National Centre of Competence in Research PlanetS
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Domain 2: Planetary system architectures, their formation, and evolution

Credit: ESO/M. Kornmesser

Recent years have seen tremendous progress in the analysis of the architecture of extrasolar planetary systems and of their formation and evolution history. On the observational side, for example, the first results based on the complete 48-month dataset from Kepler were published (Coughlin et al. 2016), radial velocity surveys continued to constrain the existence of planets with small masses (e.g., Diaz et al. 2016a,b) and ever-longer orbital periods (e.g., Wittenmyer et al. 2016), and large-scale direct imaging surveys probed deeper than before for the existence of distant giant planets (e.g., Bowler 2016 and references therein). Equally important were studies that combined the results from different observing techniques resulting in, for instance, new constraints on the occurrence rate of long period planets (e.g., Bryan et al. 2016; combining RV and direct imaging) or statistical constraints on the composition of planets with radii below four Earth radii (e.g., Dressing et al. 2015a,b, Rogers 2015, Motalebi et al. 2015, Dorn et al. 2015; Wolfgang et al. 2016; combining RV and transit data). Furthermore, complex simulations linked planet formation scenarios with time dependent disc models to predict observable properties of (gas giant) planets such as mass, (atmospheric) composition or separation (e.g., Benz et al. 2014; Bitsch, Lambrechts & Johansen 2015; Thiabaud et al. 2015; Cridland et al. 2016). The detection of young gas giant planet candidates still embedded within their circumstellar discs (e.g., Sallum et al. 2015; Reggiani et al. 2014, 2017) may provide a crucial link between observations and theory in this case. For terrestrial planets, sophisticated N-body simulations enabled new insights in the formation of hot super-Earths and yielded new ideas concerning the radial mixing of material and the delivery of water (e.g., Raymond et al. 2014, Hoffmann et al. 2016). Other simulations focused on understanding planet-planet or planetplanetesimal disc interactions to understand the long-term evolution of planetary systems (e.g., Davies et al. 2014). Recent missions, particularly ESA’s Rosetta spacecraft to comet 67P/Churyumov-Gerasimenko, have contributed tremendously to a better understanding of solar system processes, comets, and their possible importance for volatile delivery to the inner planets, including Earth (e.g., Peslier et al. 2017, and references therein). Furthermore, new models link theories of planetary accretion with observations in meteorites (e.g., Johansen et al. 2015) and detailed analyses of meteorite matrix and chondrules suggest “complementarity” (Palme et al. 2015, see also projects in Domain 1), implying that chondrule formation is governed locally, possibly resulting in distinct matrix-chondrule pairing in each asteroid forming region.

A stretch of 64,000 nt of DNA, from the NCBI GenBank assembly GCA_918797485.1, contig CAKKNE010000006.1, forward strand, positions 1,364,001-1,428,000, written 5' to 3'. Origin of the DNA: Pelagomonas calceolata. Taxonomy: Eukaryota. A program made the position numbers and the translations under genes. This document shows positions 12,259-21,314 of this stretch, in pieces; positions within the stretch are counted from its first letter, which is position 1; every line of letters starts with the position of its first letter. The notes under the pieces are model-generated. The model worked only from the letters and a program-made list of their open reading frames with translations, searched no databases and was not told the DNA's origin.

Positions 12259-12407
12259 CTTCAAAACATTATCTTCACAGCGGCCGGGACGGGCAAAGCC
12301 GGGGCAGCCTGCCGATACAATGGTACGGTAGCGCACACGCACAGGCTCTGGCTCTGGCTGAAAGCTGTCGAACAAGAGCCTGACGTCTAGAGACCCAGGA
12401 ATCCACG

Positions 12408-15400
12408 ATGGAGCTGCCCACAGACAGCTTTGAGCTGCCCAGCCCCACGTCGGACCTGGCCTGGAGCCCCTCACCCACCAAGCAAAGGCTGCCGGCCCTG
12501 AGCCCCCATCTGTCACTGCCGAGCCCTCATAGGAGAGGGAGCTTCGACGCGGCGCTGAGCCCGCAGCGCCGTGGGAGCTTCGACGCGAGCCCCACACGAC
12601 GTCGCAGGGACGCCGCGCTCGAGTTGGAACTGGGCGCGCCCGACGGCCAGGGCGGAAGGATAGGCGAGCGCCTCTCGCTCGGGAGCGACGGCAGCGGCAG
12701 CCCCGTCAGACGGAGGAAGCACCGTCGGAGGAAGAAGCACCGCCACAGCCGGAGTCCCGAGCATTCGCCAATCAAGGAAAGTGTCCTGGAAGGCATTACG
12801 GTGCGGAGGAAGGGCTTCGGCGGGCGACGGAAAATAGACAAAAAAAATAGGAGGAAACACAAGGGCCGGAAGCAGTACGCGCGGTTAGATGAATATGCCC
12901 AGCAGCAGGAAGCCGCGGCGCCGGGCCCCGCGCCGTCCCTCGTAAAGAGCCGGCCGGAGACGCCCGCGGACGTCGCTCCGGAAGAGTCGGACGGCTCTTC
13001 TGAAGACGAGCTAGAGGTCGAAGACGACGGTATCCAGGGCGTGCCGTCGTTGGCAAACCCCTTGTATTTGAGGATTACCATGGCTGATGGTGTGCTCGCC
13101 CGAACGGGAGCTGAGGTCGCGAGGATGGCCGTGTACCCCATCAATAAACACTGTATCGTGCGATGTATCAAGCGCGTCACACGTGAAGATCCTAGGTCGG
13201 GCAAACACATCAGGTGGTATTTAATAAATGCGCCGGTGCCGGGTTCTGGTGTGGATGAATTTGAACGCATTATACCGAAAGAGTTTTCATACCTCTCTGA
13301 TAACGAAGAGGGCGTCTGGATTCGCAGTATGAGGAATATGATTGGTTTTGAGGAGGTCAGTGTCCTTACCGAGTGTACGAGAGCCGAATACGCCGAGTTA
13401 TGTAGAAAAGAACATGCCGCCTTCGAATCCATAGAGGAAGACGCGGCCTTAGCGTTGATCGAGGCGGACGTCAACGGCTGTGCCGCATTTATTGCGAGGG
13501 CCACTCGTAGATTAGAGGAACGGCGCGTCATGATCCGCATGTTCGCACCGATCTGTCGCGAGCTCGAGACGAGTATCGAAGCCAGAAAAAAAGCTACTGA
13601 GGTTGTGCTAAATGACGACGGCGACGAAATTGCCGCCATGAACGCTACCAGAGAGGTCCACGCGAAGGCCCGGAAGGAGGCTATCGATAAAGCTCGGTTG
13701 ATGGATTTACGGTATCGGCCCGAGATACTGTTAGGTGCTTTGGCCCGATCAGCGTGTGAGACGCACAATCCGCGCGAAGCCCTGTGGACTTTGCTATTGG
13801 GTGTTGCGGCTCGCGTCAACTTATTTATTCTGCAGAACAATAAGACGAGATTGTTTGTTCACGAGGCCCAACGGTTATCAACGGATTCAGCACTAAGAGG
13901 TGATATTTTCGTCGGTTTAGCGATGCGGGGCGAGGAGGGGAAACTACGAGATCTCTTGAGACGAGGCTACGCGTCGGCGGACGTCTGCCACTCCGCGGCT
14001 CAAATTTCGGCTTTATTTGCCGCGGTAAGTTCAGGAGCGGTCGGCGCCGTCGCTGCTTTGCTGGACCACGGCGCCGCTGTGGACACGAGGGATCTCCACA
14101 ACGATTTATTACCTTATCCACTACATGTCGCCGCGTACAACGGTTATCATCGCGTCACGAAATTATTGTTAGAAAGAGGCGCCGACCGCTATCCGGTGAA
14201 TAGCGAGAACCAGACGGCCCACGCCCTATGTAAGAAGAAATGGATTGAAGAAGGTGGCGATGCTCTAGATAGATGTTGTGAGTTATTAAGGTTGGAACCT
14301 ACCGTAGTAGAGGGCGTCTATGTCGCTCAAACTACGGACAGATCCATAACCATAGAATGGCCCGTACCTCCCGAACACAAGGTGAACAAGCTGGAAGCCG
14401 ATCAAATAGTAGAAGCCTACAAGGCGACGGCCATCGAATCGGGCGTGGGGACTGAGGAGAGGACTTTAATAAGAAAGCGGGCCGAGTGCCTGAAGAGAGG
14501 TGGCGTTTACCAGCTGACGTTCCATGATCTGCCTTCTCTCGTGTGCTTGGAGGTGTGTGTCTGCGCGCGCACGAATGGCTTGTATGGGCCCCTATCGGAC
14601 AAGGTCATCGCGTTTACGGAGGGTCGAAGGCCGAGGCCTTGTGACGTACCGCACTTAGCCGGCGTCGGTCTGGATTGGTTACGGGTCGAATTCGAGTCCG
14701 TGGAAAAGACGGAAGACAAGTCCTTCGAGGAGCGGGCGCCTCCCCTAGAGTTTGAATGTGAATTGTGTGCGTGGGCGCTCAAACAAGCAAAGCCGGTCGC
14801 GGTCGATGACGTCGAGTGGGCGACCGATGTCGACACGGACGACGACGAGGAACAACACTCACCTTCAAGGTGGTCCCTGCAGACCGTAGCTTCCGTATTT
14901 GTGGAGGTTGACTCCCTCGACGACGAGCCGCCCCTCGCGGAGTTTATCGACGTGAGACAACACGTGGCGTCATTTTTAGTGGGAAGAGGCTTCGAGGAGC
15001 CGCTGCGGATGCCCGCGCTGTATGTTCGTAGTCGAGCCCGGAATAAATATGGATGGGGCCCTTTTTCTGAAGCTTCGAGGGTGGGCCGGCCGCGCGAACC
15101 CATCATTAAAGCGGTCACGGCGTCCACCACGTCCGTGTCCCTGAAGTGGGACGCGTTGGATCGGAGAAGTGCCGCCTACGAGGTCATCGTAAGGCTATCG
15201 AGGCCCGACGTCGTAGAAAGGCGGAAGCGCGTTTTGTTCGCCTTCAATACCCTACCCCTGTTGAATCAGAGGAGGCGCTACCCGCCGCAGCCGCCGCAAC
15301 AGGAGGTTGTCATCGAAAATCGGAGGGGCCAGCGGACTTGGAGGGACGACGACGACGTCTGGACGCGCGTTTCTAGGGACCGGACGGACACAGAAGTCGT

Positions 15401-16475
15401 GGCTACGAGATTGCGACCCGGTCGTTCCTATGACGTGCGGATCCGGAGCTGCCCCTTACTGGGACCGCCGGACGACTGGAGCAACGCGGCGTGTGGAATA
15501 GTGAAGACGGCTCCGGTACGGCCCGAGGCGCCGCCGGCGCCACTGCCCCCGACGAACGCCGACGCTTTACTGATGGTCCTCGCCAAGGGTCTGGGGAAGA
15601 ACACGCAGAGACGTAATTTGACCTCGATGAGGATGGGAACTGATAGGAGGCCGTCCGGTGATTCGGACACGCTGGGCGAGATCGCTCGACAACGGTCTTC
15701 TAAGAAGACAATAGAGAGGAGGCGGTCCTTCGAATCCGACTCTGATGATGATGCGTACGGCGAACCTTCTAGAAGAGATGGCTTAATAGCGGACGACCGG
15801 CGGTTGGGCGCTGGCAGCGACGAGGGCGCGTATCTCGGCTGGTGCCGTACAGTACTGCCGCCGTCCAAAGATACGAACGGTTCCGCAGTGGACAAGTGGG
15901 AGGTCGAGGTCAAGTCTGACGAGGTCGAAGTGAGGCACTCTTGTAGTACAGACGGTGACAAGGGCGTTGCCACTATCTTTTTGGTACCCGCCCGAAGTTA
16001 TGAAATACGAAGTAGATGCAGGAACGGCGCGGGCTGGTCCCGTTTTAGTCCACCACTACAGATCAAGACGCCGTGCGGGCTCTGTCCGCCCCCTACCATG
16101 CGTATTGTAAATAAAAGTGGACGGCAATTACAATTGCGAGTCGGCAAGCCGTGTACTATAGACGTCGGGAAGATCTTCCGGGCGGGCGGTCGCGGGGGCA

In phase II of PlanetS, we can expect equally fast and wide-reaching progress in this research field, partially driven by new missions and instruments that will come online, such as CHEOPS, TESS, SAINT-EX, VLT/ESPRESSO, VLT/ERIS, 3.6m/NIRPS. In parallel, GAIA will release more complete and precise catalogues to complement the large-scale exoplanet imaging surveys currently being conducted by VLT/SPHERE, VLT/NACO-ISPY and Gemini/GPI. Samples returned from primitive C-rich asteroids and analysed in the laboratory will improve our understanding of the formation of our Solar System. JAXA scheduled Hayabusa II’s return for 2020 and participation in sample analysis is being pursued. Theory progresses much faster when supplemented by observational/experimental data with no, or well-understood, biases. Collaborations between theorists and observers will allow us to advance our knowledge of planets as a class of diverse astronomical objects. Consequently, this research field clearly warrants a dedicated domain within the NCCR.

The research in Domain 2 will combine studies focusing on ensembles of objects or on the overall demographics of systems with studies focusing on individual spotlight or ‘Rosetta-stone’ systems. These projects will be made possible through the participation of PlanetS in several instrument/mission consortia (e.g., SAINT-EX, NIRPS, CHEOPS). We will take advantage of the diversity of expertise to combine observations, theory, and simulations to make progress in our understanding of planet formation and evolution. Laboratory measurements of solar system materials will be used as a benchmark and reference case for comparisons. In this context, we take ‘system architectures’ to encompass all physical (and partially chemical) characteristics of planetary systems, including the distribution of mass and materials as well as the composition and internal structure of major bodies.